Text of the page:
Little Hannah Borthwick was diagnosed with autism a year and a half ago, leaving her struggling to make friends and sleep at night.
But now Bailie, a six-week-old chocolate Labrador, has been chosen by Hannah to be her lifelong best friend and assistance dog.
The pup is from the Waggy Dog Project, in West Lothian, which helps support children with autism.
Mum Sarah, 32, said she is grateful for the group, which she says has changed her daughter’s life for the better.
Sarah said: “After my daughter was diagnosed with autism a friend suggested we went along to Waggy Dogs and she’s come a huge way since she started.
“Bailie is a very cute chocolate Lab who is going to be her best friend. He will lick her tears when she gets upset and comfort her before she goes to sleep.”
Hannah, from Broxburn, West Lothian, finds nighttime difficult, but she will now have Bailie by her side to calm her down and help her get to sleep.
Sarah said: “It was Hannah that decided on Bailie. He was the only one who wouldn’t whine when picked up. He just lay on her and fell asleep.”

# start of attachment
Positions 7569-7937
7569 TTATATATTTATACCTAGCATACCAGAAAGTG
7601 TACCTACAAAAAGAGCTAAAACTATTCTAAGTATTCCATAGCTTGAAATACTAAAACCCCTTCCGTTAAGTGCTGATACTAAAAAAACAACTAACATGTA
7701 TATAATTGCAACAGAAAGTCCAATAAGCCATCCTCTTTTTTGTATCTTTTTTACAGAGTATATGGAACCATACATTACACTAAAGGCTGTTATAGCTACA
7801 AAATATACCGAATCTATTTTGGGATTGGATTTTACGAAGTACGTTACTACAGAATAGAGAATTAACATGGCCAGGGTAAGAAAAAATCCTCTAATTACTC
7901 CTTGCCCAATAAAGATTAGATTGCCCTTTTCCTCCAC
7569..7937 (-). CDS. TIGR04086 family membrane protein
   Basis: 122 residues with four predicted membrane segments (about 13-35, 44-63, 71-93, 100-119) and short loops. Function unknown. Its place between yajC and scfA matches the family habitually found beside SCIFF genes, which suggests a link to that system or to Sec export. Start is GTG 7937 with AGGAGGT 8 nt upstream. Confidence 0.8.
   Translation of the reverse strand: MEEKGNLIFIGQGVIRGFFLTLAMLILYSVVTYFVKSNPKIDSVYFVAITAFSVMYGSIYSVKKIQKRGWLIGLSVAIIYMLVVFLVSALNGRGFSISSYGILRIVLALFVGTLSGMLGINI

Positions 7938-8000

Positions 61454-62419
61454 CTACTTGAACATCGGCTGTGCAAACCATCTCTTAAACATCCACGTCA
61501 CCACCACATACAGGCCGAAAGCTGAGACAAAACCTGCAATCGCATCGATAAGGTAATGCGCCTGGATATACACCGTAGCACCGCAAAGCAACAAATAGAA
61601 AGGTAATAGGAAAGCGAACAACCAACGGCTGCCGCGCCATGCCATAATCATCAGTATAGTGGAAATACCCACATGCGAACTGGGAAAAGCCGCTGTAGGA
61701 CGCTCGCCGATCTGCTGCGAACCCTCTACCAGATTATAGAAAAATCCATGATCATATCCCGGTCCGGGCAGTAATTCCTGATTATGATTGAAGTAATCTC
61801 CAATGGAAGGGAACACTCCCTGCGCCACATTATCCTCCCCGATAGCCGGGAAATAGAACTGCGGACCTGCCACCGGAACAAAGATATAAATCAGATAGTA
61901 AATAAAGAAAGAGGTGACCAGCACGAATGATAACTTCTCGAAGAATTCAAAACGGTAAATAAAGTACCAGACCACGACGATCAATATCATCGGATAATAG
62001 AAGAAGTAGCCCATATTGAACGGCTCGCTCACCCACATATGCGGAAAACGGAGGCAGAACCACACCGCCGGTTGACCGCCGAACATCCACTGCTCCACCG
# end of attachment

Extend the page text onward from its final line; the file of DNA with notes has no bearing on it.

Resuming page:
Hannah, who just celebrated her ninth birthday, was described by her mum as “super smart, lovely and just amazing.”
Sarah added: “Hannah just needs a wee bit extra support.
“She finds it difficult to make friends and she often just watches the other children playing. After parties she would just come back and hide with me.
“She also struggles with social situations, making friends and big crowds.
“I always suspected Hannah was a wee bit different and quirky as I work with children myself.”
Bailie will be allowed to come home with Hannah in just over a week, something both mum and daughter are looking forward to.
Sarah said: “Hannah is counting the sleeps – it can’t come quick enough.”
Once little Bailie is allowed home he will wear a sash as an official assistance dog accompanying Hannah when she’s out and about.
Bailie will also be allowed to visit Hannah when she’s at school.
The Waggy Dogs Project was co-founded by friends Laura Docherty and Sarah Nisbet just over a year ago.
The two kind-hearted women have created a space where parents and children can come together without the “sensory overload” of bright lights and loud noises.
Sarah Nisbet, 36, who has been breeding and donating dogs to charity for ten years, said: “The dogs I breed have to be laid back and happy-go-lucky, and to be able to calm a child down when they have a meltdown.”
“The change I’ve seen in Hannah has been incredible. She’s is an emotional girl and before Bailie she would get anxious and upset.”